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Health students team up for simulation Saturday

Posted by Kathryn Morse on March 1, 2016 in News
Working through the simulation. (Provided photo)
Working through the simulation. (Provided photo)

Teams of students from Health Professions and Medicine were at the Collaborative Health Education Building (CHEB) this past weekend, dealing with some difficult patients. Among their ranks: a non-compliant teen whose mantra was “It’s my life, mom!”; a patient recovering from surgery and trying to get mobile again; and Dolly, an elderly nursing home resident with dementia who just wanted to dance.

While there were no Academy Awards up for grabs on "Simulation Saturday," the patients were putting on some impressive performances nonetheless. The actors were helping the Dal students — with support from 30 faculty and facilitators — gain important hands-on skills.
 
“The CHEB, in combination with the actors who posed as patients created a situation that felt very real,” says third-year Health Administration student James Whittier. “Being part of a different health-care team for each case allowed me to develop a better understanding of each profession’s role in a health-care environment.”

There were 48 students participating in Simulation Saturday, from the Schools of Nursing, Health and Human Performance, Health Administration, Physiotherapy, Health Sciences, Human Communication Disorders, Pharmacy and the Faculty of Medicine. For some, it was the first time they had the opportunity to work with students from other health professions.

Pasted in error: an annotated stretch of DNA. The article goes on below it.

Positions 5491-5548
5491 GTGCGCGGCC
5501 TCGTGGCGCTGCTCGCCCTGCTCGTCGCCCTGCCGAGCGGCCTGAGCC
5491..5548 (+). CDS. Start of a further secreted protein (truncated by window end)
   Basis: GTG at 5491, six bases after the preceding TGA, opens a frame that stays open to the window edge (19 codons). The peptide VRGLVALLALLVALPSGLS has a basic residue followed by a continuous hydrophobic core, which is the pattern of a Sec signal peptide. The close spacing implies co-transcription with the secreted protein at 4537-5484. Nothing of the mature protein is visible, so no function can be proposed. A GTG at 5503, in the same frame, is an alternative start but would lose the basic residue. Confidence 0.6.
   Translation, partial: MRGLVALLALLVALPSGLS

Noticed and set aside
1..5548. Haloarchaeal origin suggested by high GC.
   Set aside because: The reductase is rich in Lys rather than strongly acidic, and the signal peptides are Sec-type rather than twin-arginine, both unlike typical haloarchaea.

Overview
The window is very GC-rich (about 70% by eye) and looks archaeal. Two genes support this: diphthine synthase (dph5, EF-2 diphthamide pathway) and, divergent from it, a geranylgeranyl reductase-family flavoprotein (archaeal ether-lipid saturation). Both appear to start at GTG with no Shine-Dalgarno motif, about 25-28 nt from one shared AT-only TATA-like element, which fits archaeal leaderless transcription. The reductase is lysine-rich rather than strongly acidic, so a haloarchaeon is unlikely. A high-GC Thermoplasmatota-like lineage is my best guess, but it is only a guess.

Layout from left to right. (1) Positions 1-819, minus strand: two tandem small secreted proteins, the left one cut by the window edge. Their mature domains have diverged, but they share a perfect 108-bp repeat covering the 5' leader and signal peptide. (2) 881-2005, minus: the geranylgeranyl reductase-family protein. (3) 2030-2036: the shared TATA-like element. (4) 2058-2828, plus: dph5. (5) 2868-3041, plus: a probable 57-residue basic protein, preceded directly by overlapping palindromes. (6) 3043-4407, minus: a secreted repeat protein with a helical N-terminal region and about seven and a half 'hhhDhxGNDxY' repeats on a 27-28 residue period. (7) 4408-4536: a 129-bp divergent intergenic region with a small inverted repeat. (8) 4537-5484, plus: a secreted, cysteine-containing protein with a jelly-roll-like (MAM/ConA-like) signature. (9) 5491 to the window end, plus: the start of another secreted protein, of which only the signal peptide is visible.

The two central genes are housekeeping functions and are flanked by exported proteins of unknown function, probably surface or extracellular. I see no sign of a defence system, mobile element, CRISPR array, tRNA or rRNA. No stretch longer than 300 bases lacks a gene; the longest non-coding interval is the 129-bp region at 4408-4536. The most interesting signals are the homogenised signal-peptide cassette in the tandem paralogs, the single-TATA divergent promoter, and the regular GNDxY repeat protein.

“It was a great experience to practice working collaboratively as part of a health care team,” says Pharmacy student Samantha Rudoph. “It was very helpful to have a chance to apply communication skills I have been learning.”

The simulated cases were designed to test students’ communication skills and teamwork as much as their knowledge, and to encourage students of different professions to contribute to the care plan of the patient.  Teams were evaluated on both the quality of care their patients received as well as the quality of their teamwork, a teaching model being used more often at Dal, and one students participating in Simulation Saturday describe as invaluable.